A 78th or Ross-shire Buffs Regiment of Foot Officer’s Feather Bonnet circa 1870’

A very rare 78th or Ross-shire Buffs Regiment of Foot officer’s fine feather bonnet circa 1870’s.
The bonnet comprises a diced woollen band of red, white and dark blue edged in black velvet that has now toned to a dark brown colour and has lost most of its velvet pile. This bonnet should not be confused with later pattern bonnets as the quality is really evident in the manufacture and clearly dates the bonnet to the 1870’s or even earlier.
The red leather sweat band is topped off with a blue material and the frame has been constructed in such a way that it is not possible to see into the bonnet from the underneath. However the frame has been constructed of split cane or similar material unlike later examples that were typically made with a wire frame as is evident from one of the iimagges attached to this listing.
The ostrich feathers are finest officer quality rather than the more coarse versions used on later examples. The bonnet has four tails and a pair of black silk ribbon. On the left hand side is a black silk rosette upon which is attached the bonnet badge of the 78th which comprises a wreath of thistles around an elephant device commemorating Assaye with a QVC crown above and a scroll stating the motto "CUIDICH’N RHI", which means help the king.For many years the motto was spelt "RHI" and was amended to the correct spelling in 1869. A white feather plume on whale bone sits behind the bonnet badge.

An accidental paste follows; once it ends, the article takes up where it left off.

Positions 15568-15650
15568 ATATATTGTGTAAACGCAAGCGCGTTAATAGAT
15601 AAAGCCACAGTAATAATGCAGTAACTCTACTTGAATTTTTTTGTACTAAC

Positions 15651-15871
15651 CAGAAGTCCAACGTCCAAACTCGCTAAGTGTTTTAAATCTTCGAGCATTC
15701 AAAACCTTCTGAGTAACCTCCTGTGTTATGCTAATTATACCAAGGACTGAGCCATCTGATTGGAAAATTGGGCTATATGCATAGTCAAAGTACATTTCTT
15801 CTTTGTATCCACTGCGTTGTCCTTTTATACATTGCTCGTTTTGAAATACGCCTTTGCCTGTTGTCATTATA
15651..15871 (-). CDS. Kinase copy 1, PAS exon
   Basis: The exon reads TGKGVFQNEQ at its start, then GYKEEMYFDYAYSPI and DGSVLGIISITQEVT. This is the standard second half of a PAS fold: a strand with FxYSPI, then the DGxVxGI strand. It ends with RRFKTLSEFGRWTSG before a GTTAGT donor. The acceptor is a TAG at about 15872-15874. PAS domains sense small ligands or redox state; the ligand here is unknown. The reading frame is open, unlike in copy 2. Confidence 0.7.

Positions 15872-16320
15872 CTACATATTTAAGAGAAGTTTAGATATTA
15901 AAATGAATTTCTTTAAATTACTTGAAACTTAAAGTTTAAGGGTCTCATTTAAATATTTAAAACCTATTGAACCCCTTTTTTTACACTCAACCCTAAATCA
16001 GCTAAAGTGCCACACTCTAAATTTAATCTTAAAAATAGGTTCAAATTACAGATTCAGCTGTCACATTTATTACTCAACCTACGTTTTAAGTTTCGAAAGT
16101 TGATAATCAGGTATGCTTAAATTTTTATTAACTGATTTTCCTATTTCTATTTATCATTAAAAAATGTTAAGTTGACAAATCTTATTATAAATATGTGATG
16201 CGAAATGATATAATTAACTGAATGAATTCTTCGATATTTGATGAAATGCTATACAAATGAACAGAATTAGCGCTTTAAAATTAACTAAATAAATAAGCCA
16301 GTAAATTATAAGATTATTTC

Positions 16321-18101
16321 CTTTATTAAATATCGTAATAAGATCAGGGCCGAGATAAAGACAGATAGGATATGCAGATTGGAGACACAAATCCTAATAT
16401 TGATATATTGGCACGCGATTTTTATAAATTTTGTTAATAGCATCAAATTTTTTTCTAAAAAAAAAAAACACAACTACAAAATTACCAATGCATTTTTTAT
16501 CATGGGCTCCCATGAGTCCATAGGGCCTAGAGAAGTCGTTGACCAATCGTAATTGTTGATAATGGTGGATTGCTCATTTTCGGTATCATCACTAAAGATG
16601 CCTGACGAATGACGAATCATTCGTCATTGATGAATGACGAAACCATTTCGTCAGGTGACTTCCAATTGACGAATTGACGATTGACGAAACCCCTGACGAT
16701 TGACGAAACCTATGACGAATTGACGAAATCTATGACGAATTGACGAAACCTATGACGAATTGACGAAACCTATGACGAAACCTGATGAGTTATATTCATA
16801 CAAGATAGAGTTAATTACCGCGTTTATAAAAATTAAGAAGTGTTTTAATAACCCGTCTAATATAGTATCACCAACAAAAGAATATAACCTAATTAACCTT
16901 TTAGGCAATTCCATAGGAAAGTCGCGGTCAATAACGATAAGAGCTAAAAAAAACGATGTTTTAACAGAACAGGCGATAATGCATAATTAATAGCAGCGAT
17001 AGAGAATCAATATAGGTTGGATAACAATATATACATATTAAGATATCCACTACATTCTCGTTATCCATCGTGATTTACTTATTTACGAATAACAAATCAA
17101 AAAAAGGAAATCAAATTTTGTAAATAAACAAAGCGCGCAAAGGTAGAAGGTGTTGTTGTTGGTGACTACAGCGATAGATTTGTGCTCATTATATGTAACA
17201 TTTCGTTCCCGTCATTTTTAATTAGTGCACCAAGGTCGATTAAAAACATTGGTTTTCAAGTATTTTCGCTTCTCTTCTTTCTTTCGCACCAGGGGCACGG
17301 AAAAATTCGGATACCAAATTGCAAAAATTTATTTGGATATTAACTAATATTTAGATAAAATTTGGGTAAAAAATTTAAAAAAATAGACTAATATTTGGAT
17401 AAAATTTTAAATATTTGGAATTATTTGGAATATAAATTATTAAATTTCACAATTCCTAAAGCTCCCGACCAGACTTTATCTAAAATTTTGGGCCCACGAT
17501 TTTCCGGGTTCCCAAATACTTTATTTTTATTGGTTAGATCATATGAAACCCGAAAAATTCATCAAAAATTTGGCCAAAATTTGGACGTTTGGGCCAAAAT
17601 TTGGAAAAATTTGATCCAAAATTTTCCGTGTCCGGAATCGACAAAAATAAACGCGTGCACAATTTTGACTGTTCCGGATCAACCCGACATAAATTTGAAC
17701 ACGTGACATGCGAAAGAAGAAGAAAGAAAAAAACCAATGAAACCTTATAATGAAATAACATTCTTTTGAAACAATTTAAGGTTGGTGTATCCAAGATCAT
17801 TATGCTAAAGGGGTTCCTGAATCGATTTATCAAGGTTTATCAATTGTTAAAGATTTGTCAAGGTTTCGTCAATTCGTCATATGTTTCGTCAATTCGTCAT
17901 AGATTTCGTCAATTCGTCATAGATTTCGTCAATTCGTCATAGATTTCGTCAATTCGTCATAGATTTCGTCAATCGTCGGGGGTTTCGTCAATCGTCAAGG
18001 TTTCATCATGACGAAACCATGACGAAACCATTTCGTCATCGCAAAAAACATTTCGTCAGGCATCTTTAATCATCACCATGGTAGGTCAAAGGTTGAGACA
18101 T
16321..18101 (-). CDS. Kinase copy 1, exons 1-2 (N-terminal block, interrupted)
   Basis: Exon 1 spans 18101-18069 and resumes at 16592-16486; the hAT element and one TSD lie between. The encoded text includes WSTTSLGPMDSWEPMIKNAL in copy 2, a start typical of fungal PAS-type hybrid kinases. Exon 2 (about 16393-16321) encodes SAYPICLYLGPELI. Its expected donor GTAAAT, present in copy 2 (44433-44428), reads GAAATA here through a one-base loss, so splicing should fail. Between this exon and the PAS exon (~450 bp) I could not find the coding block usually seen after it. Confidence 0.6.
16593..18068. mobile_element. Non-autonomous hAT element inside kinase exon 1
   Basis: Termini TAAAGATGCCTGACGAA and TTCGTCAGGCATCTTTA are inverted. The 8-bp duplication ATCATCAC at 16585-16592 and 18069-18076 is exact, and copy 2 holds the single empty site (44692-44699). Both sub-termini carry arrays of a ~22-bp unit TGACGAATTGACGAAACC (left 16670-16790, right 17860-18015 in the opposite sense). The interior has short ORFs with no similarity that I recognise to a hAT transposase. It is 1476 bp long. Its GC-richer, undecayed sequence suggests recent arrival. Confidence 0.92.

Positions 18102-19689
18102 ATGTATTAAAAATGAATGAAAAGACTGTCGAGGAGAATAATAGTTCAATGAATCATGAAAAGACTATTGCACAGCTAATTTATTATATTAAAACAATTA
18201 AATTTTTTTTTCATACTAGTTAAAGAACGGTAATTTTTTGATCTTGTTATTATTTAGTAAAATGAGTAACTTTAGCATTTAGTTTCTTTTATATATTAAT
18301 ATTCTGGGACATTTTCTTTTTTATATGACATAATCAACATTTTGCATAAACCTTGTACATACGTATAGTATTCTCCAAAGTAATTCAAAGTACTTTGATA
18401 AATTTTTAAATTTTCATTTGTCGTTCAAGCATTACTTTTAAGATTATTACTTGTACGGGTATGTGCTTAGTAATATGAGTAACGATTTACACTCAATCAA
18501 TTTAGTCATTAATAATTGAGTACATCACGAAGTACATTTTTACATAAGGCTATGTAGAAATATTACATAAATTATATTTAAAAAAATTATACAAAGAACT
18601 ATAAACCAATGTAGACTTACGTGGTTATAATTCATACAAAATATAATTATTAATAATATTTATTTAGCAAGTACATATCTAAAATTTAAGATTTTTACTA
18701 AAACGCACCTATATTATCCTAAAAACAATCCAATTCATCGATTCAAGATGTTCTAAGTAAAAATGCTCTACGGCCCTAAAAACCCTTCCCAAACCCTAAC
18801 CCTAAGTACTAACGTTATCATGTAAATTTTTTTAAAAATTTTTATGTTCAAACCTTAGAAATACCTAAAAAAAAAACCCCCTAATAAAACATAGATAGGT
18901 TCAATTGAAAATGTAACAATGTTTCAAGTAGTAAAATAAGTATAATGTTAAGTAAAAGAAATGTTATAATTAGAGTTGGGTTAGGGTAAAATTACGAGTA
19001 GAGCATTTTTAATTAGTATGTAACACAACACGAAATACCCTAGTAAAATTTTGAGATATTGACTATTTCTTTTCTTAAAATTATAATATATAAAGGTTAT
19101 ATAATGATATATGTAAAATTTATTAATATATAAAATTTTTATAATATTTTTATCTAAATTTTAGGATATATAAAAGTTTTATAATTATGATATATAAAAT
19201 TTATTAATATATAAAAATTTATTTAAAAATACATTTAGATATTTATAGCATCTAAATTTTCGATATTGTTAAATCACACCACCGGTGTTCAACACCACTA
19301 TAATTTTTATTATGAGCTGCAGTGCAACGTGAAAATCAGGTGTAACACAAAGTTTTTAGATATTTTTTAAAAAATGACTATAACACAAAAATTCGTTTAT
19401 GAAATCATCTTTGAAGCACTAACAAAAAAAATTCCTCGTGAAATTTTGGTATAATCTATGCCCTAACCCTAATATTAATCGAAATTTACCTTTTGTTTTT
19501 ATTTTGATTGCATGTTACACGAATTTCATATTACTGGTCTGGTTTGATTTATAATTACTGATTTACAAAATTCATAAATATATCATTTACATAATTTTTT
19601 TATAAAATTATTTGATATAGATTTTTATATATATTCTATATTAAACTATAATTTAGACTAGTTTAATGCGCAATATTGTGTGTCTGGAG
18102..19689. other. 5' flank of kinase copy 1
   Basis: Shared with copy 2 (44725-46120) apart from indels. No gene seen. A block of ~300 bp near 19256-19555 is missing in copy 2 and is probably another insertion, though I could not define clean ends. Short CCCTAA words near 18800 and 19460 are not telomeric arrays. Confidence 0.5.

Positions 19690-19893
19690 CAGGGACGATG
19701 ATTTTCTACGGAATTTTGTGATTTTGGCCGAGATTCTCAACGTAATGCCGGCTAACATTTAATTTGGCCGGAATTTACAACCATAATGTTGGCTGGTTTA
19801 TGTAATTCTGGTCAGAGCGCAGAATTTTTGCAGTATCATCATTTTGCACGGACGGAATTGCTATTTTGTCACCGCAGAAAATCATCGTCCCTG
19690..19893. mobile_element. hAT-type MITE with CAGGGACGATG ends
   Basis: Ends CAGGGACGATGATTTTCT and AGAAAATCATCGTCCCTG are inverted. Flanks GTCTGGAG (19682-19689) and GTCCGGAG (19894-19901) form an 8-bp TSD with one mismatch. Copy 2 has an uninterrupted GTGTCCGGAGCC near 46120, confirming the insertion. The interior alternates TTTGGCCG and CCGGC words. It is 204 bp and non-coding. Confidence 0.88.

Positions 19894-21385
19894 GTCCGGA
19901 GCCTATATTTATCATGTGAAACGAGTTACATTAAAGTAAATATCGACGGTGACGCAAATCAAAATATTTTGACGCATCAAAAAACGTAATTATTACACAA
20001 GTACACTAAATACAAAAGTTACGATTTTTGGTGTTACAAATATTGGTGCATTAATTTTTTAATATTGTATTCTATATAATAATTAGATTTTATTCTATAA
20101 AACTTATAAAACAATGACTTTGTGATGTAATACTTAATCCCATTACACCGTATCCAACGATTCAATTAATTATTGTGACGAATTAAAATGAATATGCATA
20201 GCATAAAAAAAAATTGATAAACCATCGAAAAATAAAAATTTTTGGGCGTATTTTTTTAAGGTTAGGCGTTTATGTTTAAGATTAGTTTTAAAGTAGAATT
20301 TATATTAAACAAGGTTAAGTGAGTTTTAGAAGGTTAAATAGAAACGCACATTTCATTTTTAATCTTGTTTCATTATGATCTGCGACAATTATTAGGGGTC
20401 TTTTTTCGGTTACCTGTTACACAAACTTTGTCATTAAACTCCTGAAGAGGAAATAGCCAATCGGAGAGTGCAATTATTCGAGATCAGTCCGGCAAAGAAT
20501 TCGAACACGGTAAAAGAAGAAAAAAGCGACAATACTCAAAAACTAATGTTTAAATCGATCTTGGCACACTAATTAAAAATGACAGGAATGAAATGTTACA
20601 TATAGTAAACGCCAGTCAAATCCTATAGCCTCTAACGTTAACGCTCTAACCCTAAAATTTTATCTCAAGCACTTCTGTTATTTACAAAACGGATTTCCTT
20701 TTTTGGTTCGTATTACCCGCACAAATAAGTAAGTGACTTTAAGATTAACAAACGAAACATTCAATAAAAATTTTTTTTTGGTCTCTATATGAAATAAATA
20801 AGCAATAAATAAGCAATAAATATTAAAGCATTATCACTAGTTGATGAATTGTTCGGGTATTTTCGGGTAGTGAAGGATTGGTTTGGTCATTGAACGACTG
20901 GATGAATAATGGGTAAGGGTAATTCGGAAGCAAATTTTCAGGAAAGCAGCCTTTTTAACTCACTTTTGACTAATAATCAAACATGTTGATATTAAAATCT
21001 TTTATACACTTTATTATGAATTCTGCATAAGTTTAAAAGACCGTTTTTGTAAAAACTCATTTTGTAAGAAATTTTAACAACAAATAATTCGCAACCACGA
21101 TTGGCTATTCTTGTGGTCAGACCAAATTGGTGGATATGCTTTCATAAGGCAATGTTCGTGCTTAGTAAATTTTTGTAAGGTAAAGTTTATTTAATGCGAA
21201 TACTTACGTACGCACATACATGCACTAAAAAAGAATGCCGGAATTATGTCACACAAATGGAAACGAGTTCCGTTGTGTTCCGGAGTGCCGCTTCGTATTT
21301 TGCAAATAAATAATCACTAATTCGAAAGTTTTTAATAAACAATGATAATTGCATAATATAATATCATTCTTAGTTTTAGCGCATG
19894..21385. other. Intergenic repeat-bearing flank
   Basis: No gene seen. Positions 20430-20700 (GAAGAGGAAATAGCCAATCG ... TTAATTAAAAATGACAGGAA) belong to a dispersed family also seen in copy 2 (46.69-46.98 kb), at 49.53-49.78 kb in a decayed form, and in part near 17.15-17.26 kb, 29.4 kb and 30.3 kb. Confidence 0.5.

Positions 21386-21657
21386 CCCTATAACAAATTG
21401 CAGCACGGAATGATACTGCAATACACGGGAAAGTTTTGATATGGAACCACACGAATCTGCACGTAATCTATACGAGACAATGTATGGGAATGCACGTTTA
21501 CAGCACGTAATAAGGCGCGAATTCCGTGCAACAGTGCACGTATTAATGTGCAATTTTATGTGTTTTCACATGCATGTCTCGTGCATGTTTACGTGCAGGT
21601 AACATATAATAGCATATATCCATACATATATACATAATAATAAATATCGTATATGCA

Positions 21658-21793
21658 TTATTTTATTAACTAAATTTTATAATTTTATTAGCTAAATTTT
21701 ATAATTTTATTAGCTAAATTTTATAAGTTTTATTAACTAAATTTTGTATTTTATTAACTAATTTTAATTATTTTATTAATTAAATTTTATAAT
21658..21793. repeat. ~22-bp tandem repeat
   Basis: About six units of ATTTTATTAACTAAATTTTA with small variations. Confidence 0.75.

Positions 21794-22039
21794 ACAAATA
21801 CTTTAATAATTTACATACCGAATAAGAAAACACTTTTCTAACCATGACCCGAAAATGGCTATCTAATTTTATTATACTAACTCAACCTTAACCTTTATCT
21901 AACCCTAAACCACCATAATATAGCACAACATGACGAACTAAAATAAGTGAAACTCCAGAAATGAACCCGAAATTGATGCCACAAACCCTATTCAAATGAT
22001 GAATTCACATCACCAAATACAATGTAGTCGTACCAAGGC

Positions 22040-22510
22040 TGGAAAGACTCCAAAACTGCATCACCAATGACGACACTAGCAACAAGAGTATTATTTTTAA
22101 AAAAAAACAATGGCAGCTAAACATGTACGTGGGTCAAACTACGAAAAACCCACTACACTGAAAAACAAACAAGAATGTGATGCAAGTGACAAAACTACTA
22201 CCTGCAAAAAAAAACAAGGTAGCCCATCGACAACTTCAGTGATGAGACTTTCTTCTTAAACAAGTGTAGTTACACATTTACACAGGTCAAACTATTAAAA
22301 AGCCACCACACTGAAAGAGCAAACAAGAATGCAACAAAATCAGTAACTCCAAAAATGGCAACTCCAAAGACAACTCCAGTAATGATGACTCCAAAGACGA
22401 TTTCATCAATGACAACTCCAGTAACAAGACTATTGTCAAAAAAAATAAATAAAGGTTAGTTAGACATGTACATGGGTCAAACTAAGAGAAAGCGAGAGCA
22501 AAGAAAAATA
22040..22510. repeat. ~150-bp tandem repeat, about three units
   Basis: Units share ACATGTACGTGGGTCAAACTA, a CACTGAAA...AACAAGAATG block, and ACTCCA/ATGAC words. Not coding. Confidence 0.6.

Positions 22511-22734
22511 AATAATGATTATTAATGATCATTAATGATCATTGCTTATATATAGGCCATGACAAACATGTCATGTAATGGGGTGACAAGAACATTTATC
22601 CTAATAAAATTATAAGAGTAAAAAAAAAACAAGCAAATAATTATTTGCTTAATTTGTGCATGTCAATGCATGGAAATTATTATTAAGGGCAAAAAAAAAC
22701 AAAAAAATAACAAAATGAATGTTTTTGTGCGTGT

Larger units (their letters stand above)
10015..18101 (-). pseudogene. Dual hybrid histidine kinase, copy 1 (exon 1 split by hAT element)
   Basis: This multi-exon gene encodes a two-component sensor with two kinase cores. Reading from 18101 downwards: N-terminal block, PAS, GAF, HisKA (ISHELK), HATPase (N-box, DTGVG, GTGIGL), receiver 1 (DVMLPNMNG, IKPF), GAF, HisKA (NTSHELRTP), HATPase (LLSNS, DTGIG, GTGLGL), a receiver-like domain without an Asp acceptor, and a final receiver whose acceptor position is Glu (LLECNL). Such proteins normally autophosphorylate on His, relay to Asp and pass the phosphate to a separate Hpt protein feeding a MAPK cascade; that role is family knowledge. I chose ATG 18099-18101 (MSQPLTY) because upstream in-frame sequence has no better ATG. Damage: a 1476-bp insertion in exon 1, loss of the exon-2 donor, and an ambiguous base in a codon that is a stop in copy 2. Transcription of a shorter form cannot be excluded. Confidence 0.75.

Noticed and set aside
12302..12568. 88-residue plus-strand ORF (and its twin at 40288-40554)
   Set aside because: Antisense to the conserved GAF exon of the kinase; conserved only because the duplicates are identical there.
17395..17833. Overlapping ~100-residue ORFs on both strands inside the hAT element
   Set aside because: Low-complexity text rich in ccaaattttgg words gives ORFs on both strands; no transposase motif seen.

It has been suggested that this bonnet belonged to General Sir John Ewart GCB of “thin red line” fame who later commanded the 78th Highlanders in the 1860’s but I have found no evidence to support such an attribution although I do possess numerous items of militaria belonging to Sir John Ewart whilst he served in the 93rd Highlanders and latterly in the Argyll and Sutherland Highlanders but this bonnet did not originate from the same vendor..